The transaction costs the other way, the ones caused by corporate indebtedness, come through bankruptcy. Bankruptcy is essential to capitalism, but it involves a lot of expensive lawyers, and can be disruptive. For an extreme example, see the Hanjin Shipping case in September. It's clearly in the interest of the owners of the cargo to get the cargo unloaded, but the international complications of the bankruptcy of the shipping line means that it's unclear who is going to end up paying for the docking and unloading. If Hanjin had a capital structure that gave it spare cash instead of debt, all this expensive inconvenience would be avoided.
Aside from transaction costs, the argument in Jensen's paper is that the management of a company with spare cash is better able to conceal the company's activities from shareholders. In his account, once the company has been bought out and restructured with debt, any expansion in the cost base has to be directly justified to shareholders and creditors, since capital will have to be raised to pay for it. This improvement in the monitoring of the management is part of what produces the increased value (in his 1980s figures, the average LBO price was 50% above the previous market value).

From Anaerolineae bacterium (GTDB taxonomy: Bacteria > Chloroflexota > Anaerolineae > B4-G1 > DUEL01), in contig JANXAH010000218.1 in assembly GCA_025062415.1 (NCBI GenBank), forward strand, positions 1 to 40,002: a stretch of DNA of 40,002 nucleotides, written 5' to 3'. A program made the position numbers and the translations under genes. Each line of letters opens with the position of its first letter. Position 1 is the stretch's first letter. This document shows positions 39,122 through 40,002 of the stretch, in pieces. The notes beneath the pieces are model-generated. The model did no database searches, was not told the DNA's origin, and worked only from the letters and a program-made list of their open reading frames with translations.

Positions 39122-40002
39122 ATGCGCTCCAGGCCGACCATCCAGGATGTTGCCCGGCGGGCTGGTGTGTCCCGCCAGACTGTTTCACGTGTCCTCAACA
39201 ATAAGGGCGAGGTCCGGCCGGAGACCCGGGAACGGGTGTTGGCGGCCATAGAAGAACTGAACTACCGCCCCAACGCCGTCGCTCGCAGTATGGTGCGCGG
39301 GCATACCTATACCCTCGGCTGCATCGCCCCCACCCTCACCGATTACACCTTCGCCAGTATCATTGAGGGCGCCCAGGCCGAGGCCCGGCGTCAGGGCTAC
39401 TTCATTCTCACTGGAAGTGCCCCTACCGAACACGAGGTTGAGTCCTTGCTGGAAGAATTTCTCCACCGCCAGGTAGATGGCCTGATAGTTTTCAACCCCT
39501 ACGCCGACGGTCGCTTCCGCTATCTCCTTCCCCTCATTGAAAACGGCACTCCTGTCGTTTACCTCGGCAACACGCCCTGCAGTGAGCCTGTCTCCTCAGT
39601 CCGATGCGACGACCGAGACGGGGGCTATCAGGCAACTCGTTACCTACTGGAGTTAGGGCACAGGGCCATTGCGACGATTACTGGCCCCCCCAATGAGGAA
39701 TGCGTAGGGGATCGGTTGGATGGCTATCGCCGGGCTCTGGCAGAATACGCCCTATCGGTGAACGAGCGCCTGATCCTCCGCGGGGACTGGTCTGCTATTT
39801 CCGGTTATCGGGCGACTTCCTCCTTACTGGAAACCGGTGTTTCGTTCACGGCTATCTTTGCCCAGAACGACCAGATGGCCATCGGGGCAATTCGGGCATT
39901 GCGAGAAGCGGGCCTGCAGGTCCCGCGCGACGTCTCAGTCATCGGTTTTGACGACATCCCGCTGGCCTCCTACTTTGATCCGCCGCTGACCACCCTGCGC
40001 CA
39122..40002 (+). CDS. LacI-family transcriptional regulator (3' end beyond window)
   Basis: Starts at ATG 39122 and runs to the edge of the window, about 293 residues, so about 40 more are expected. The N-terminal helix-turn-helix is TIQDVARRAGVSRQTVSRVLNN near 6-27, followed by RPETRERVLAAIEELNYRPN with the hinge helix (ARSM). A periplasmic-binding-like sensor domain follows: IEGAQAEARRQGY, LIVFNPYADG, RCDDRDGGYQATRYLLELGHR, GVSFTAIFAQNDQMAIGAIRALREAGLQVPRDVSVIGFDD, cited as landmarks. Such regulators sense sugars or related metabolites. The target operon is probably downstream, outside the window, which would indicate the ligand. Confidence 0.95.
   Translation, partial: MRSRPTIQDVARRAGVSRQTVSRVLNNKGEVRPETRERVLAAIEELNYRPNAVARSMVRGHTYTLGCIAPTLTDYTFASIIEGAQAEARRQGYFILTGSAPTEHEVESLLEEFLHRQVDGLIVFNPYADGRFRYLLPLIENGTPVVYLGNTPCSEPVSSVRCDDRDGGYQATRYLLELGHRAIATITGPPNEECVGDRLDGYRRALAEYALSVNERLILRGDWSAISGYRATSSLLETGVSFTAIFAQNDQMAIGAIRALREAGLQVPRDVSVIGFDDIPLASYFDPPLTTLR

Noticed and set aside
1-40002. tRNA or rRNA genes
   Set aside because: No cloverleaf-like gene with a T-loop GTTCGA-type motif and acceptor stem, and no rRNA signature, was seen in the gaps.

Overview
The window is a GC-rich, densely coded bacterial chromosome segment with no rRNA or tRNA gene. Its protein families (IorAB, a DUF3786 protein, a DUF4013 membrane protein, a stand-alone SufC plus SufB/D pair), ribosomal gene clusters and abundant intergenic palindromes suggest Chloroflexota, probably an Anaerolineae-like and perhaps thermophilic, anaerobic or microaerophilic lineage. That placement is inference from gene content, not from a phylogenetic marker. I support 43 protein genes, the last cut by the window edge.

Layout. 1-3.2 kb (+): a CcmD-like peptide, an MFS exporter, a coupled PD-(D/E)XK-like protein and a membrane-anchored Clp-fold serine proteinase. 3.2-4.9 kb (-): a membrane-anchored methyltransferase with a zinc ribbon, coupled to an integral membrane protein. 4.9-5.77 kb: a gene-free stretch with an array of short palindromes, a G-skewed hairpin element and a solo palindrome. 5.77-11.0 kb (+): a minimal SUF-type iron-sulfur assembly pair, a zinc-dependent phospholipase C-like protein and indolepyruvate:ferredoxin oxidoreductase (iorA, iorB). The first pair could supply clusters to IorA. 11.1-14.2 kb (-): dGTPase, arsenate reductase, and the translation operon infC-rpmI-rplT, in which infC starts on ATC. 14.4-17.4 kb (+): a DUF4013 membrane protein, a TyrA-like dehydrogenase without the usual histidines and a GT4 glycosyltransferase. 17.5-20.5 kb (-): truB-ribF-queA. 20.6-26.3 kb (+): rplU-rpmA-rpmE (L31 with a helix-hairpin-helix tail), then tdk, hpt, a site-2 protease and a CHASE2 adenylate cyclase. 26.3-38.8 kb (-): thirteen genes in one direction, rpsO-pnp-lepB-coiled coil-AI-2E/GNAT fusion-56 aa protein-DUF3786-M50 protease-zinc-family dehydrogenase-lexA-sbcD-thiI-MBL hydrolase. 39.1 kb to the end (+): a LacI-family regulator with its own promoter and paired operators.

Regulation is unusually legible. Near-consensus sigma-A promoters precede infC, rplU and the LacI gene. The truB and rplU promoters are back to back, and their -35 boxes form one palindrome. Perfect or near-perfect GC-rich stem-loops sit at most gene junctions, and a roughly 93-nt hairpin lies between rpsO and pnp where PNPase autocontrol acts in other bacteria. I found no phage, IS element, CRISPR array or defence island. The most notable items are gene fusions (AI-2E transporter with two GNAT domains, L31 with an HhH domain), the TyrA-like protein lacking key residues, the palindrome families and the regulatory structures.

A quarter of a century later, we frequently read the opposite criticism, that pressure from investors makes management too focused on short-term share prices, which is a bad thing. I linked this article by Lynn Stout, and while I think the argument is very badly stated, it is not entirely wrong. The problem in my opinion is not with the idea of managing in order to maximise shareholder value: that is absolutely how a company should be managed. The problem is with equating shareholder value to the price at which a share of the company was most recently traded. Though that is most probably the best measure we have of the value of the company to its shareholders, it is, nonetheless, not a very accurate measure. Given that the markets have a relatively restricted view of the state of the company, maximising the short-term share price relies on optimising those variables which are exposed to view: chiefly the quarterly earnings.